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Q. Recently my daughter-in-law left her family—my son and their three little boys. My son called me right away and I flew across the country to help him with the boys. She’s back home now, but is facing some painful abuse from her past with the help of a therapist and is on a heavy dose of anti-depressants. She seems very distracted from her responsibilities. I’ve stayed on to help out, but how can I help without helping too much? Where do I draw the line? I was a stay-at-home mom and I am afraid I will take on too much responsibility, but the children, all under age six, need attention. SA
A. Bless your heart for being willing to help out during this family crisis. As to how to draw the line, I believe the secret lies in maintaining your own mental health. You need to give, but you also must reserve some time and energy for yourself so you do not become overwhelmed. To do this, I encourage you to develop a life outside the four walls of your son and daughter-in-law’s home, even if you are only with them for a short season. One way to start is by finding a good church in the area, and taking time to get involved, even if it means taking your grandchildren with you. By involved, I mean attending Sunday services, and maybe joining a small group Bible study, not serving in any capacity. Right now your service is to your family, so find a place where the music, teaching and presence of God feed your soul, not a place that needs your help.
Secondly, pay attention to your body. Are you stressed? Tense? Our bodies serve as fantastic early warning systems that let us know when we are heading for trouble. If you are tense or stressed or experiencing negative emotions, let yourself know what you are feeling, then follow it back to an earlier place where you felt that way before. With sadness or anger, let yourself feel the intensity of the emotion and then offer it up to God. When you are in the light you will feel gratitude, peace, calm and compassion. If you pay attention to your body and your heart, they will warn you when things are out of balance.
Thirdly, it can be easy, in a situation like yours, to take responsibility for problems that are not yours. One concept that helps me is from the Equipping Ministries International class Renewing the Mind, which encourages us to ask if the problems that concern us are in the throne zone or the home zone. The throne zone is made up of problems that we are concerned about but have no control over because God, or other people, have the power and control. An example would be your daughter-in-law’s behavior. You can’t change her or fix her; it is up to her and God. The home zone contains the problems that are our responsibility. For example, you can chose to be good to yourself, to do things that you know are life-giving such as taking a walk, a hot bath, reading a book, or getting out in the sun by taking the boys to the playground. We often get into trouble because we stress about problems in the throne zone, where we are powerless, instead of dealing with situations in the home zone where we are in control. Even if you have to do it hourly, release those throne-zone burdens to God.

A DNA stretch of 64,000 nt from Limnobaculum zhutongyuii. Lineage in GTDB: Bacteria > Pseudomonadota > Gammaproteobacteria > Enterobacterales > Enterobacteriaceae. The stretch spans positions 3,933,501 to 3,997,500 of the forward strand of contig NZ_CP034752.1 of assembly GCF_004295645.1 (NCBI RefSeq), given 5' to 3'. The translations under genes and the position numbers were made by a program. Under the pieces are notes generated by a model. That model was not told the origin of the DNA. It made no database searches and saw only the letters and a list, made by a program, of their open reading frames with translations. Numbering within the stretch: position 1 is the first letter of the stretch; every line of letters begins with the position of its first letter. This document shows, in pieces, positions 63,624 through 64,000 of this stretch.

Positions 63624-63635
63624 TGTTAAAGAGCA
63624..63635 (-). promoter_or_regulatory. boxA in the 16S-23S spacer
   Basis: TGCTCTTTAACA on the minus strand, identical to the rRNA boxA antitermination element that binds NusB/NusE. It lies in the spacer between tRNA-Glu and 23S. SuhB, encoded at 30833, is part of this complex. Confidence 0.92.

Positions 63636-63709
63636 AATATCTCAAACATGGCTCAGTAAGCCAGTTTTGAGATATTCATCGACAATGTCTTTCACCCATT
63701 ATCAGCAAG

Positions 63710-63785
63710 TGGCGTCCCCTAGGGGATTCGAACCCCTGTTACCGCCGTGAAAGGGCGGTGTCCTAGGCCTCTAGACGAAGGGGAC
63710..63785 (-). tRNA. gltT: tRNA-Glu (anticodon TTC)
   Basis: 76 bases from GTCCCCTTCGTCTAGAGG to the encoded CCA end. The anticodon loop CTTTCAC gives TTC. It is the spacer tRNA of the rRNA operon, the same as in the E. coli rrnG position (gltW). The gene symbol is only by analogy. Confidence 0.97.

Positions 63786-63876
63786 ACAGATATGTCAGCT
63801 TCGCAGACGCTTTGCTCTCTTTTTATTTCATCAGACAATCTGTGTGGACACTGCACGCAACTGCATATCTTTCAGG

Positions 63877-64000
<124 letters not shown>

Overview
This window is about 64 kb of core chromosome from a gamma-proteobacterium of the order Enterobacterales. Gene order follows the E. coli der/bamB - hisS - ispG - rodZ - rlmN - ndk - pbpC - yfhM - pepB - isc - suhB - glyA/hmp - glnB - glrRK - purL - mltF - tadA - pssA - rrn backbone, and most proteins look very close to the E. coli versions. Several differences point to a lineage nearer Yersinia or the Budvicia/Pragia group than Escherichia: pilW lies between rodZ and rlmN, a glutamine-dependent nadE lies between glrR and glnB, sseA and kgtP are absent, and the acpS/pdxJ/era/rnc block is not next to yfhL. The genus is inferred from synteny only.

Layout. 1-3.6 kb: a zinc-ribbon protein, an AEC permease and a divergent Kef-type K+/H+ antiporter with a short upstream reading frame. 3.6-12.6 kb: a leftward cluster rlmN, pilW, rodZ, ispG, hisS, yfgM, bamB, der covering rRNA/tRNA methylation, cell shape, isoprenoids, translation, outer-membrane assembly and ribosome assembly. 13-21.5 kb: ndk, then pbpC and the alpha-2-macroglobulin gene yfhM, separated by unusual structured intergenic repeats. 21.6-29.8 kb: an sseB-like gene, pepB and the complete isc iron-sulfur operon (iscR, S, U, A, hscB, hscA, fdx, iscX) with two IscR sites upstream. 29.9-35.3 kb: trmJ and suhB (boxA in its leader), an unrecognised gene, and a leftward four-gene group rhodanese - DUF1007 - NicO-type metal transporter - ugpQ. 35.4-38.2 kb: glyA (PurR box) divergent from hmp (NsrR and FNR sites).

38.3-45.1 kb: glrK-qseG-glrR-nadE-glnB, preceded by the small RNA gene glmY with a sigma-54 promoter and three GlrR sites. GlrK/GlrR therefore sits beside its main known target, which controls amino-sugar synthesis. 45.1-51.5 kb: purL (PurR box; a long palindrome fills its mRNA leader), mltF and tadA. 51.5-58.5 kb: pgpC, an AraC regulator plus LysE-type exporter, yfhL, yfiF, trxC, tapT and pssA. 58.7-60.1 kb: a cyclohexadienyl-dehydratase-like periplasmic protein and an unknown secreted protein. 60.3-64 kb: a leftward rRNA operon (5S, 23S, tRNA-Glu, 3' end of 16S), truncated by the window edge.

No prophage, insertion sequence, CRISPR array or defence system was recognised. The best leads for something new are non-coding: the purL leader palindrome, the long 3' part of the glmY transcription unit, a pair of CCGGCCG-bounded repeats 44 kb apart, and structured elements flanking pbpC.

It is all too easy to get anxious or overly involved in situations like this. We often see where the person needs to go, but we all processes pain at our own speed and God gives us that freedom. The best way to help your daughter-in-law is to listen to her so she can process her own pain, then let her find her way. Do not try to fix or rescue her. Just reflect back what you are hearing. She has to work through her own issues. It will take time and it will hurt, but she will come through it if she perseveres.
It is tragic that so many of our young people have been abused and I often feel profoundly sad, even to the point of tears when I hear their stories. Let yourself know that sadness and offer it up to God. He is the burden bearer and bears our grief.
One more thought, your grandchildren are the innocent victim’s in this sad situation but God is in the business of redeeming all of our lives. As their mother attempts to come to grips with her past abuse, their needs still need to be met, as much as in humanly possibly, so focus on them and let the house and other tasks go. It won’t be easy, but there may be times when you have to step away, so your daughter-in-law can step forward. Sometimes the fact that we have to do something is what saves us. I suspect that with God’s help you will know when those moments are there. The most important thing is for you to have good mental health. You are modeling that for all of them, including showing them how to grieve life’s losses, and that is life-giving.
I’ll be praying.
A prayer for S,
You know S’s heart to serve and her deep love for her family. They are in crisis now and she wants to help, but it is so easy to get entangled and take on false responsibility for another actions. Show her the way. You see it all. You look deep into the hearts of every person, including her son, and daughter-in-law and the grandchildren. Help her to know what she needs to do to maintain her own balance and move toward wholeness. Help her know what to do and what not to do. We pray for healing for her daughter-in-law. Give her strength to face her pain and be healed. Weave their lives together and make them whole. Release the grief. Life was not as it should have been, but you were there. You know, so help them to turn toward you, not away.
In Jesus’ name,